Adelaide four-piece Ghyti have just dropped their latest EP Race To The Bottom, their first since 2016 – but they’ve been at this game far longer than that. The EP showcases a maturity in vocalist Matt Hill’s songwriting that you can’t fake, the kind of understanding forged by years of experience and naught else.
Preceded by lead single Focus, Race To The Bottom is a 6-track collection of hard-hitting melodic rock. Right before they clocked in to their EP launch at The Edinburgh Castle Hotel last Friday night, we took five to chat the EP, where the band cut their teeth, and a few more live dates to look out for.
Shifting influence, new tunes, and the Adelaide scene: following their Race To The Bottom EP, Ghyti are ready as ever to hit the road.
HAPPY: Hey guys, how’s it going? What are you up to at the moment?
GHYTI: Hey. Things are good! Generally what we’re up to is we’ve been getting the new EP out, rehearsing lots and getting ready for the tour. Specifically, at the moment I’m having a coffee before loading in for the EP launch tonight.
HAPPY: Firstly, how was Ghyti formed? What brought you guys together?
GHYTI: Originally it was a solo project of mine (Matt Hill), and I roped in Sam (Henderson) and Travis (Duke) to play a few live shows. Eventually we decided to make it a real band, and Nick (Pipe) joined a bit later after we played with his former band. I guess what keeps it together is that we have a good time playing shows, and a few common influences.
HAPPY: Who do you count among your biggest musical influences?
GHYTI: The big ones as far as our sound goes are Blur, Custard, XTC, quirky stuff like that. But everyone brings something different from the bands we grew up on, so there’s everything from Pavement to The Smiths and Queens Of The Stone Age to The Black Lips. Guitar seems to be the common element, along with ‘clever’ lyrics. I’m not saying we’re that clever, mind.
HAPPY: Your new EP Race to the Bottom is out on the airwaves now. How have you found the response so far?
GHYTI: Great so far. The first track that went out, Focus, was picked up by a few stations before we even had a chance to send them copies. So there’s been plenty of support there, and audiences have liked the live versions too. There’s always that moment when something new goes out where we wonder if we got it completely wrong, but so far it looks like we got away with it again!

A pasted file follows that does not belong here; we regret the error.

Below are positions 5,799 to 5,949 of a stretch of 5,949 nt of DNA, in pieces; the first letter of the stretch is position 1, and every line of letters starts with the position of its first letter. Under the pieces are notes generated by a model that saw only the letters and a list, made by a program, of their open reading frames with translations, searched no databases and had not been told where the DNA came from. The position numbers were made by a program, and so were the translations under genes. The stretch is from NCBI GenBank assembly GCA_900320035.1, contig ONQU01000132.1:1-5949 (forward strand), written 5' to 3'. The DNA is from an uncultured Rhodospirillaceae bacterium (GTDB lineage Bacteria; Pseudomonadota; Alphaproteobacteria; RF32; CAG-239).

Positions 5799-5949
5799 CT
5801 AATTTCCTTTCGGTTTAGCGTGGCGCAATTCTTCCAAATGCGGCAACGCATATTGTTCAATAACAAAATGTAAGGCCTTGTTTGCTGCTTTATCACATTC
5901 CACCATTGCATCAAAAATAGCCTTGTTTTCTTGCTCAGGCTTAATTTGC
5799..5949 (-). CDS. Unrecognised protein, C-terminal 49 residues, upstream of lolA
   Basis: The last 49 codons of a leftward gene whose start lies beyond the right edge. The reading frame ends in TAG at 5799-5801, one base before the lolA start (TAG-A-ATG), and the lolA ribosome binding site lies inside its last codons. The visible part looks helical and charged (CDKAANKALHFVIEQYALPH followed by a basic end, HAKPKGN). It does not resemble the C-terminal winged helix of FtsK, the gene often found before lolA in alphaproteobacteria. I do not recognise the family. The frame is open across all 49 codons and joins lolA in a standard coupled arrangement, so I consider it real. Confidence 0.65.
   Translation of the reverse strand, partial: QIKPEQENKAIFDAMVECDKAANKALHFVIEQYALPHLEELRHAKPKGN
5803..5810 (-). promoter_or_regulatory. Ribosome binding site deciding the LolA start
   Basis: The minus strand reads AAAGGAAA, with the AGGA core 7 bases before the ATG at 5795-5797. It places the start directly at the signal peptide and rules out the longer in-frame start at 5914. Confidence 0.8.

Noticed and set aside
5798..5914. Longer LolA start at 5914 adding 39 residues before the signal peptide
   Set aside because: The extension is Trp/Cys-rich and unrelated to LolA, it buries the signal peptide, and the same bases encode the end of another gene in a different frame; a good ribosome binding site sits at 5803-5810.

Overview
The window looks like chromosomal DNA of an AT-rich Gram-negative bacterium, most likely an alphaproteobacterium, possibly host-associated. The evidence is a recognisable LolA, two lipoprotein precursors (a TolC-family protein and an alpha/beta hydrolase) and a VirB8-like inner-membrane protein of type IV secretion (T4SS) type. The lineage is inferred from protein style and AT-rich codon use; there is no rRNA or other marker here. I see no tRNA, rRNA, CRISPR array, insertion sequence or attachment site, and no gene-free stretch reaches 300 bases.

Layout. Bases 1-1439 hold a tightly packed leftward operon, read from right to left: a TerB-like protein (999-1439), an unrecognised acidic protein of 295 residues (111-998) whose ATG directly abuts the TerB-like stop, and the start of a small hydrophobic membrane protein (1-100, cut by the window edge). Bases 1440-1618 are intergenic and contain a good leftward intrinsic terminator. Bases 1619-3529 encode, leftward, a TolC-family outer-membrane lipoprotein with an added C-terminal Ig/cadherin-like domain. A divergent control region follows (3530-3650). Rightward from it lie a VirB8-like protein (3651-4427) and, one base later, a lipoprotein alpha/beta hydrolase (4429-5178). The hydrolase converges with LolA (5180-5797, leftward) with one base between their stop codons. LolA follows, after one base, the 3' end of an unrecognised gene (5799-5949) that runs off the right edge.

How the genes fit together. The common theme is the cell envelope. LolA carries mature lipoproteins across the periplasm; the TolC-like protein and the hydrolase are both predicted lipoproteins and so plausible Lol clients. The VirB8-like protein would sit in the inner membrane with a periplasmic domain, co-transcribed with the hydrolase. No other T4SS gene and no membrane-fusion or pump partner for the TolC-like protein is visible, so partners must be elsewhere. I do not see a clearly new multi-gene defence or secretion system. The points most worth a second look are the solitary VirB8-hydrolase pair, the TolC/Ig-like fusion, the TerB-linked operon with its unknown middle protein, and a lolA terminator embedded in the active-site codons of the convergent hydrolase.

HAPPY: What did the writing process look like for this record?
GHYTI: Similar to what we normally do. I wrote the basic songs and brought them along for the rest of the band to work up. We probably shaped these ones together more than we have before, but that process seems to work well for us. And we started on the earliest of these tracks just after the last EP back in 2016, with the newest finished just before we started recording late last year. So it’s been a long time coming.
HAPPY: How do you feel this EP differs from your previous work?
GHYTI: Probably some of the influences are a bit different. I think there’s a bit of Bowie on this one, since I listened to him again after he died. But also, we generally wanted to get back to our art rock roots a bit, so took inspiration from XTC and Talking Heads etc. I think these tracks are possibly more angular and off centre than usual, and we are usually pretty off centre anyway.
HAPPY: You’ve got a few upcoming gigs on the cards. What can audiences expect from your live shows?
GHYTI: High energy, cool guitar sounds, quirky riffs, loads of melody. If I believe what people tell us, and why not, we put on a pretty fun show. We’re playing with awesome bands in Melbourne, Sydney and Canberra, so they’ll all be solid nights out. We also enjoy kicking on with willing audiences, so there’s some added value.
HAPPY: Being so busy on the live circuit, do you guys have any hobbies you indulge in to recharge the batteries?
GHYTI: Oh, the finer things in life, obviously! What they are depends who you ask, though. The other three are all active types, either playing or watching sport. They all like their cars too. I’m particularly good at relaxing in a more literal sense, such as eating and sleeping. I won’t mention Travis and Tinder. I won’t. But we’ll also be seen at gigs, of course. Can’t keep away from music.
HAPPY: We’ve heard a few great things out of Adelaide lately. Who are some local bands you’re all about right now?
GHYTI: So many!!! Our favourites are Dean Forever (and their alter egos It’s a Hoax), we also love Alana Jagt, The Heggarties, and Mark Curtis & The Flannelettes. These are bands everyone needs to hear. Generally the bands we play with the most and our mates like Big Daddy’s Discotheque, Pink Noise Generator, Coy Carp, The Smocks, 4 Star Heroes, Oceans and Blush Response (their new album is amazing). Finally, look out for Tanya From HR. They haven’t launched yet, but I’ve heard them rehearsing and they’ll be huge.
HAPPY: Thanks for the chat!
GHYTI: No worries. Thanks kids!
Following their EP launch, Ghyti are hitting the road to celebrate their Race To The Bottom EP. Check out the dates below, and grab the finer details here.
8 June – The Retreat, Melbourne – w/ The Vacant Smiles, Telescreen
9 June – The Yarra, Melbourne – w/ The Mother Gurus, Bad Bangs, Lip Sync Chicks
12 July – Frankie’s Pizza, Sydney – w/ The Knots
13 July – Captain Cook Hotel, Sydney – w/ Hurst, Ollie Thorpe
14 July – The Phoenix, Canberra – w/ Slow Dial, Greg’s Intervention